US Bans Government Workers from Israeli Highway 443 at Night
The U.S. government has banned its workers from traveling on Highway 443 at night, adding fuel to complaints from Jewish drivers that the High Court decision to open the road to Palestinian Authority motorists endangers their lives. The American government also prohibits its workers from using roads in Judea and Samaria.
The American government’s instruction was posted on its consular affairs website one day after it was reported that Prime Minister Binyamin Netanyahu’s security team does not allow him to travel the road at all, whether day or night.
“U.S. Government personnel and family members are permitted both official and personal travel on Route 443 between Modi'in and Jerusalem without prior notification, during daylight hours only,” the website states. “All other personal travel in the West Bank [Judea and Samaria], unless specifically authorized for mission-approved purposes, is prohibited.”
Highway 443 is a major artery connecting Jerusalem with the area of Ben Gurion airport and metropolitan Tel Aviv. It was closed in 2002 following several murderous Arab terrorist attacks. Answering a High Court petition filed filed by Arb abd pro-Arab groups, the High Court ruled the blanket closure was unfair to the general Arab population.
It ordered the IDF to install new security arrangements to protect Jewish drivers while allowing PA Arabs to drive on the road. Several rock throwing incidents have been reported on the highway since it was reopened several weeks ago.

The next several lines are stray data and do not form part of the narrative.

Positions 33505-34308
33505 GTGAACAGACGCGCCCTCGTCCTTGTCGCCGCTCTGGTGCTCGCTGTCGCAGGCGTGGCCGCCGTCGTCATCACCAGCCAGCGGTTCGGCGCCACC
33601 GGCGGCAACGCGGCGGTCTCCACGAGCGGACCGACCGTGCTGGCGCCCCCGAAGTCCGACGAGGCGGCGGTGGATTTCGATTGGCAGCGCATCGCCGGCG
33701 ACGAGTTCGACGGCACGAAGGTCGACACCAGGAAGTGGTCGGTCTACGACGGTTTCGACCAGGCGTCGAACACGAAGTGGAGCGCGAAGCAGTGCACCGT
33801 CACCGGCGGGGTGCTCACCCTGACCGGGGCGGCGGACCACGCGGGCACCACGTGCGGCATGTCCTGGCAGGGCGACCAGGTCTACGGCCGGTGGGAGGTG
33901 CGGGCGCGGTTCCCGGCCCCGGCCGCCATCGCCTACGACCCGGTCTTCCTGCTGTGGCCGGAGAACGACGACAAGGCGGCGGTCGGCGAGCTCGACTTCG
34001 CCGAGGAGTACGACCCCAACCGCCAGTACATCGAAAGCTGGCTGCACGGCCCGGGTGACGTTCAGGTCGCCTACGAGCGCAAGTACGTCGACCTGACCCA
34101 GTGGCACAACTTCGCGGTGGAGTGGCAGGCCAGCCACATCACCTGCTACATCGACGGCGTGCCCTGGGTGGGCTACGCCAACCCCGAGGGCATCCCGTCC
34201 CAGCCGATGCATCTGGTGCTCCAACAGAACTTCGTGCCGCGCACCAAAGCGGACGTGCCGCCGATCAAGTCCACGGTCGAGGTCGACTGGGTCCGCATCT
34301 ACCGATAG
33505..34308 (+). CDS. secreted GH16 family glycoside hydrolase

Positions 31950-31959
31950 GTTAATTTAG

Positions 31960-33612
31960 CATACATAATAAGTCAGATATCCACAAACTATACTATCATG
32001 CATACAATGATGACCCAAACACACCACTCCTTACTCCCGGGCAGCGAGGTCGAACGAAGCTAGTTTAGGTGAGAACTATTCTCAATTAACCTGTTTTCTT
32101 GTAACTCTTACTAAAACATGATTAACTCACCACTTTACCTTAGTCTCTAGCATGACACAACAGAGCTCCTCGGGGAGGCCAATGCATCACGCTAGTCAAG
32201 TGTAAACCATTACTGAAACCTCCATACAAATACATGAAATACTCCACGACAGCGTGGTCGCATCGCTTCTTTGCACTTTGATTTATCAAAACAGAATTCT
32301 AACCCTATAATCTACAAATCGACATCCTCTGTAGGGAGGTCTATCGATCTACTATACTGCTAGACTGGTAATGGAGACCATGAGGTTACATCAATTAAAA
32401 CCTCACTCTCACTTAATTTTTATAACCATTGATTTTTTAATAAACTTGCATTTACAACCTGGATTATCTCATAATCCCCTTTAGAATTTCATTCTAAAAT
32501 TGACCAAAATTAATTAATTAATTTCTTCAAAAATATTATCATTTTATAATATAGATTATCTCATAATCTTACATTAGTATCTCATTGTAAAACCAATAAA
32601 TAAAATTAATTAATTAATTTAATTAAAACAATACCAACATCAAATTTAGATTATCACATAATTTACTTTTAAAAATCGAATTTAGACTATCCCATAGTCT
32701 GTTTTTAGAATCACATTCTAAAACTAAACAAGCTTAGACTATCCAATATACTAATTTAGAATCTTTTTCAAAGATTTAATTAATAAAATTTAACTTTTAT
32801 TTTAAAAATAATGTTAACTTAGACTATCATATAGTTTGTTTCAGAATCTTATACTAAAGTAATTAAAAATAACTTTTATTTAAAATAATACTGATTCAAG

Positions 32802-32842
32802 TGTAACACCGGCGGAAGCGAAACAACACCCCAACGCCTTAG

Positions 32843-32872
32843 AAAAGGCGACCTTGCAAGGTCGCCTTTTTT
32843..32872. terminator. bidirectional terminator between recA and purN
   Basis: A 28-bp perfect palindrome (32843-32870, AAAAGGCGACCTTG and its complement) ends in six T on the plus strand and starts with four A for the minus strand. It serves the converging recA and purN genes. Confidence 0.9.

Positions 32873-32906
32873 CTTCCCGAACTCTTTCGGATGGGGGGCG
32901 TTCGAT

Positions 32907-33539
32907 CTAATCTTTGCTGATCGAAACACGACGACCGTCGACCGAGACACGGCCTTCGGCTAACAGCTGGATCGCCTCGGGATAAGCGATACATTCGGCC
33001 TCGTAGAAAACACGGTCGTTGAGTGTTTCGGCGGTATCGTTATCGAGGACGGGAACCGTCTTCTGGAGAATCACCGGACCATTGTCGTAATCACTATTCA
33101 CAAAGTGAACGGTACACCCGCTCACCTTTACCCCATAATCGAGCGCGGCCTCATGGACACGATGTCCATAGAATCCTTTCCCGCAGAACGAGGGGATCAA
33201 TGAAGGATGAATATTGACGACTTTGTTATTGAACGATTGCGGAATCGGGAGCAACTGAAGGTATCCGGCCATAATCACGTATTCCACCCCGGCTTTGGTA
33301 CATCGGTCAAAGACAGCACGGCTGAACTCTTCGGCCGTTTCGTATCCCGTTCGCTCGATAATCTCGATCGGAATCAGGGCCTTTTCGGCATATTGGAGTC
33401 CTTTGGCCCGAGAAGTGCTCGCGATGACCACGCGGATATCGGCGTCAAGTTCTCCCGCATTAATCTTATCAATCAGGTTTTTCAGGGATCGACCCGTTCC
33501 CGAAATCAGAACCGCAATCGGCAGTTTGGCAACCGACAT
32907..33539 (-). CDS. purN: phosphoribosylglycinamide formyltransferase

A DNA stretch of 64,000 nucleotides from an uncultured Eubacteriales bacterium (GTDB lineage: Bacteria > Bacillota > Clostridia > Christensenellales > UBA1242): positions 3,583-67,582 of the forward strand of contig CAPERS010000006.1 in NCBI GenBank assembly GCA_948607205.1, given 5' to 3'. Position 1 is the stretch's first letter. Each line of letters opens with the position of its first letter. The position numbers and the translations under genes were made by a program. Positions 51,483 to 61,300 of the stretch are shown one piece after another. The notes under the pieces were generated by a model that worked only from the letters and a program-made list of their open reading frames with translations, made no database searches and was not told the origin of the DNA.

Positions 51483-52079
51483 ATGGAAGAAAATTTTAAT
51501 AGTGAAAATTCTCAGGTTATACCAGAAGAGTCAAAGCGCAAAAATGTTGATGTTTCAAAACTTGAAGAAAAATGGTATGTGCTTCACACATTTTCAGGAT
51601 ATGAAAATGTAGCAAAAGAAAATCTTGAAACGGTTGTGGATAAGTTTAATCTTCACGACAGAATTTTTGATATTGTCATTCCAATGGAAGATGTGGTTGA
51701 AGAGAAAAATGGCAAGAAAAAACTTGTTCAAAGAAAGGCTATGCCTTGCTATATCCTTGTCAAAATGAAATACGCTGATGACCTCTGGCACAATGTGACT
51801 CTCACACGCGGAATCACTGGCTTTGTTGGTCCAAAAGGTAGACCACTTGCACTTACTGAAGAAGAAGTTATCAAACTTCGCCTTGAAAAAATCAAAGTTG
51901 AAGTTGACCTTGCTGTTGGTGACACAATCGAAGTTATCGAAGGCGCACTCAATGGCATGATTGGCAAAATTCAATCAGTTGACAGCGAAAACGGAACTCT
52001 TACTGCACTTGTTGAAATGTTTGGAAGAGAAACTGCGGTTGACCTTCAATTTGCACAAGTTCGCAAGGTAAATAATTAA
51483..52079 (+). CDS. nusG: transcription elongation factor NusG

Supreme Court President Dorit Beinisch headed the panel and overruled conclusions concerning the danger of reopening the highway. Her decision noted the danger involved but that “despite the understanding for the security needs," keeping PA drivers off the road gives “rise to a feeling of inequality and even an association of unacceptable motives.”
The blanket U.S. order against travel in Judea and Samaria, without prior permission, previously has been posted despite dozens of “goodwill” measures that Israel, under pressure from the American government, has carried out to easy travel for PA Arabs. These measures generally involve checkpoints and roadblocks that were removed – and quickly followed by shootings.
Last week, Arab terrorists, apparently from the Hevron area, killed an Israeli policeman and wounded two others after they opened fire at their vehicle near a former roadblock.
Although the American government has pressed for the goodwill measures aimed at propping up the rule of PA Chairman Mahmoud Abbas and has trained PA police to fight terror, the State Department advises its citizens to stay off the highways there.
“Demonstrations and violent incidents can occur without warning,” citizens are told. “Vehicles have also been the target of rocks, Molotov cocktails and gunfire on West Bank roads. The IDF continues to carry out security operations in the West Bank.”
The advisory also singles out the Israeli security forces as the source of possible danger, while not referring to terrorists. “U.S. citizens have been killed, seriously injured, or detained and deported as a result of encounters with IDF operations in Gaza and the West Bank,” the advisory continues.
"Travel restrictions may be imposed by Israel with little or no warning. Strict measures have frequently been imposed following terrorist actions, and the movement of Palestinian Americans, both those with residency status in the West Bank or Gaza as well as foreign passport holders, has been severely impeded.”
The State Department continues to forbid government employees from visiting the Old City at night and between 11 a.m.and 2 p.m. on Fridays, the Muslim Sabbath.